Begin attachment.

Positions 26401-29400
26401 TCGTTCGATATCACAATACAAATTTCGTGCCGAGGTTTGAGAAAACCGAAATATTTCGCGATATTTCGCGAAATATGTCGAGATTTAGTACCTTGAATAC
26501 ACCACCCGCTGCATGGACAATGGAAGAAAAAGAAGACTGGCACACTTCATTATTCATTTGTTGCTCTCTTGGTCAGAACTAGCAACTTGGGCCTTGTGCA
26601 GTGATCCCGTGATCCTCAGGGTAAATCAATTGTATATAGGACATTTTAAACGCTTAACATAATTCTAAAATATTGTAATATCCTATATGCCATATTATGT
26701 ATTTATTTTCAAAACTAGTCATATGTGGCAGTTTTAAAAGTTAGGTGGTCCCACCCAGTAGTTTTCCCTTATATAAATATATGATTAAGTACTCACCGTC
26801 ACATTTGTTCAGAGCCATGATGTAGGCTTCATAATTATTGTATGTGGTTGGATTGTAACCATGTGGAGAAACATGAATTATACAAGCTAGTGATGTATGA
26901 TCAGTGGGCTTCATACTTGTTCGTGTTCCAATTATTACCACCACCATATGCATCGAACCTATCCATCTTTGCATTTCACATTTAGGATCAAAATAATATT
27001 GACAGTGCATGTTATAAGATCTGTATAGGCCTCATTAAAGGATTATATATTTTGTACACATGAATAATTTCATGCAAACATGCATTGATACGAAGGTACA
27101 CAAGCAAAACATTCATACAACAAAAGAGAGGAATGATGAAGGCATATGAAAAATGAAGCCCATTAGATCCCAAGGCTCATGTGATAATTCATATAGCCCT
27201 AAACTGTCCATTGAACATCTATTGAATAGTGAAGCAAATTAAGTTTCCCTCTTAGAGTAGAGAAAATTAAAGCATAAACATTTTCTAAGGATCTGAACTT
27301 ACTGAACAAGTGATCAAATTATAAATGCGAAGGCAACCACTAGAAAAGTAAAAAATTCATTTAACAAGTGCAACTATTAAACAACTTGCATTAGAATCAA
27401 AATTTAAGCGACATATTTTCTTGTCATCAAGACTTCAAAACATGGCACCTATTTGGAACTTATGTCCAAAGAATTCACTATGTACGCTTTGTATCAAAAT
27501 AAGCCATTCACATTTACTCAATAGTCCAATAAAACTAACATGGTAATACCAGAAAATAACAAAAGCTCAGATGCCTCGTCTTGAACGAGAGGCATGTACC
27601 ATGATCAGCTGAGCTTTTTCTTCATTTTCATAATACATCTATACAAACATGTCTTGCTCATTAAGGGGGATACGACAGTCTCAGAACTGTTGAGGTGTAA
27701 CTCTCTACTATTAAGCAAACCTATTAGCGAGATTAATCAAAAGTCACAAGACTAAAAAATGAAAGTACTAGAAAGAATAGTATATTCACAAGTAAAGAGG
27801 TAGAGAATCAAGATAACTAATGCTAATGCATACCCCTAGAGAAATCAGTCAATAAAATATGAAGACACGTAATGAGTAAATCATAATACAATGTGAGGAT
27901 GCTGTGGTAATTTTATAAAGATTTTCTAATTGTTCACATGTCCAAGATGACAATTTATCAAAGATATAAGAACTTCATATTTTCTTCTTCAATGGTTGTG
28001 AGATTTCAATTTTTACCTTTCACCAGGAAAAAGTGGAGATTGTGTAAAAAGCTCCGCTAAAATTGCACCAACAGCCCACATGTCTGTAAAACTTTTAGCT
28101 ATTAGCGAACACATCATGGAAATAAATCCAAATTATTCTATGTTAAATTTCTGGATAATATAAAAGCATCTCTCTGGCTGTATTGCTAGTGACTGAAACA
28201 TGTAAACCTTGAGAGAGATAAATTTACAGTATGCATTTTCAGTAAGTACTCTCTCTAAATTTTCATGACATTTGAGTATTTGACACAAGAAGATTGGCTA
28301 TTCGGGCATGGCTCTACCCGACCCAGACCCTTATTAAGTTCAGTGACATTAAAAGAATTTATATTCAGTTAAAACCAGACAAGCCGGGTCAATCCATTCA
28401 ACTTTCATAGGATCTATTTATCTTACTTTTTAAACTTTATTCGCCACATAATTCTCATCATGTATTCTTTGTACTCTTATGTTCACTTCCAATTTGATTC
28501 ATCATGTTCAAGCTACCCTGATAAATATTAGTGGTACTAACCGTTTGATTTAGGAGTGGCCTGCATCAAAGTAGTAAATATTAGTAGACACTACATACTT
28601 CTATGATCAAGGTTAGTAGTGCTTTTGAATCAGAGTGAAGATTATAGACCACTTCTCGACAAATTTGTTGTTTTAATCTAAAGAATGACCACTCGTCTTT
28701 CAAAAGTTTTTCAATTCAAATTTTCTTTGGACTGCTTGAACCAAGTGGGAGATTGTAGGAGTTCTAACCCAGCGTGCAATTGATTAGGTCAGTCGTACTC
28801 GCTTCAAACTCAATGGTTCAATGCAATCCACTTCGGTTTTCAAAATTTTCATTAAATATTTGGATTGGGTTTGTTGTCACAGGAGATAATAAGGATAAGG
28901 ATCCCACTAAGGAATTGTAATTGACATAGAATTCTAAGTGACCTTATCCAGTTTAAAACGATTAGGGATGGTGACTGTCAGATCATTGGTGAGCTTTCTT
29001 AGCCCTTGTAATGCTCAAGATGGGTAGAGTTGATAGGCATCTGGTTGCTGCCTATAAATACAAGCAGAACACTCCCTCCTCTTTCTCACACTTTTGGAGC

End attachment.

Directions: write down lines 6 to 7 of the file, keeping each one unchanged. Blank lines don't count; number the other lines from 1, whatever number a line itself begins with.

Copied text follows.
26801 ACATTTGTTCAGAGCCATGATGTAGGCTTCATAATTATTGTATGTGGTTGGATTGTAACCATGTGGAGAAACATGAATTATACAAGCTAGTGATGTATGA
26901 TCAGTGGGCTTCATACTTGTTCGTGTTCCAATTATTACCACCACCATATGCATCGAACCTATCCATCTTTGCATTTCACATTTAGGATCAAAATAATATT